The set was a judicious balance of focused jamming and pop numbers, including a number of tunes from Echo Lake. “Blood Dries Darker,” “Suffering Season,” and “Time Fading Lines” were all given convincing airings. Divorced from the rough home-recorded sound that Woods prefer for their albums — and given the full band treatment with a solid sound system — Woods proved that although they achieve greater acclaim and popularity with each new record, they are more than ready for the big time, and are undoubtedly one of the defining rock bands of the moment.
As the set barreled along, the background expanded from its initial primary color scheme into an active field of suggestive imagery, spilling acid on one of Thomas Kinkade’s bucolic fantasies of America. The contrast between the muscular instrumental passages provided by the Morby and Tarveniere’s solid rhythm section, the fragility of Earl’s echo-laden vocals, and Crane’s unpredictable sonic embellishments was reflected in the light show imagery, which settled into a red and green color palette, suggestive of classic notions of pscyhedelia. Woods reached the home stretch of their set with Crane wielding a trumpet and Earl executing a precise, lengthy guitar solo. He seemed as hesitant as Valentine had been to let the moment end, but eventually relented. As the lights came up, and both bands returned to the stage for a well deserved ovation, Valentine high-fived and shared a valedictory hug with Earl — a charming moment that summed up the collaborative and mutually respectful nature of the evening.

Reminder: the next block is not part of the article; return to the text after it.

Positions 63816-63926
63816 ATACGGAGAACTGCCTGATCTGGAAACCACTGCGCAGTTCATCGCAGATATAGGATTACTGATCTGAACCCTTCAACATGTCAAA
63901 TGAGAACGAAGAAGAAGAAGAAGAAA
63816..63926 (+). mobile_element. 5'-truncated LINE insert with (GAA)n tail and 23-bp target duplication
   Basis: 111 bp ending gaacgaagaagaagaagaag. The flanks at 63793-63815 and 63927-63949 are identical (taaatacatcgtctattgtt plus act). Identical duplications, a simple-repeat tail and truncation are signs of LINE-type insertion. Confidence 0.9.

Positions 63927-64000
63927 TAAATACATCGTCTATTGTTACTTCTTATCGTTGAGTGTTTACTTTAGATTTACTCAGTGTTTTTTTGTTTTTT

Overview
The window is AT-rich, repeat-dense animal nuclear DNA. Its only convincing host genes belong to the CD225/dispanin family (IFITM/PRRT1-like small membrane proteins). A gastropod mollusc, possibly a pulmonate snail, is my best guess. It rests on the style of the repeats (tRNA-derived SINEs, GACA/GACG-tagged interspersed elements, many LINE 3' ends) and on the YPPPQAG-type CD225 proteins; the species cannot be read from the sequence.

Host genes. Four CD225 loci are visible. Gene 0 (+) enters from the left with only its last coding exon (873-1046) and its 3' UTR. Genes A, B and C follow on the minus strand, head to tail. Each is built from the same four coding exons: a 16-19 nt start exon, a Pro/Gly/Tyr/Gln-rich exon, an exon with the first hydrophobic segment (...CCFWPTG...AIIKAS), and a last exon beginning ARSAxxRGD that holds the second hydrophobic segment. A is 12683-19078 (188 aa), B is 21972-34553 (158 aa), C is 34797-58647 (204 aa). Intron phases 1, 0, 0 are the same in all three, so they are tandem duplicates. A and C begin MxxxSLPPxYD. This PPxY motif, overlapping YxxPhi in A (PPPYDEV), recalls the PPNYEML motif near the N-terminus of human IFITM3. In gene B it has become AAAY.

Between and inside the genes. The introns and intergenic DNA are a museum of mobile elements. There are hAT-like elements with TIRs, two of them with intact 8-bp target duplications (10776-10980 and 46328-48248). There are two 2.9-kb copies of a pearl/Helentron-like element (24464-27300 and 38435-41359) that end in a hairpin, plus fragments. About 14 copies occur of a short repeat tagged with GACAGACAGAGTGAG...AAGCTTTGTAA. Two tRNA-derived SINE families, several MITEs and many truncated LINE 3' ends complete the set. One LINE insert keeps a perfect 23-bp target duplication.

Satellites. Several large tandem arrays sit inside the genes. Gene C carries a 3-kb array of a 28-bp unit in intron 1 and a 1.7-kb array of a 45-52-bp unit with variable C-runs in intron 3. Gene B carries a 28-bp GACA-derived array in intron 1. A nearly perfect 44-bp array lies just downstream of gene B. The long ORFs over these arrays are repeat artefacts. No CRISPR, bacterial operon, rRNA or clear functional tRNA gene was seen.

Tags: Abrons Art Center, Erika Elder, G. Lucas Crane, Jarvis Taveniere, Jeremy Earl, John Moloney, Kevin Morby, Matt Valentine, MV & EE, Nick Hallett, Ron Schneiderman, The Golden Road, The Joshua Light Show, Woods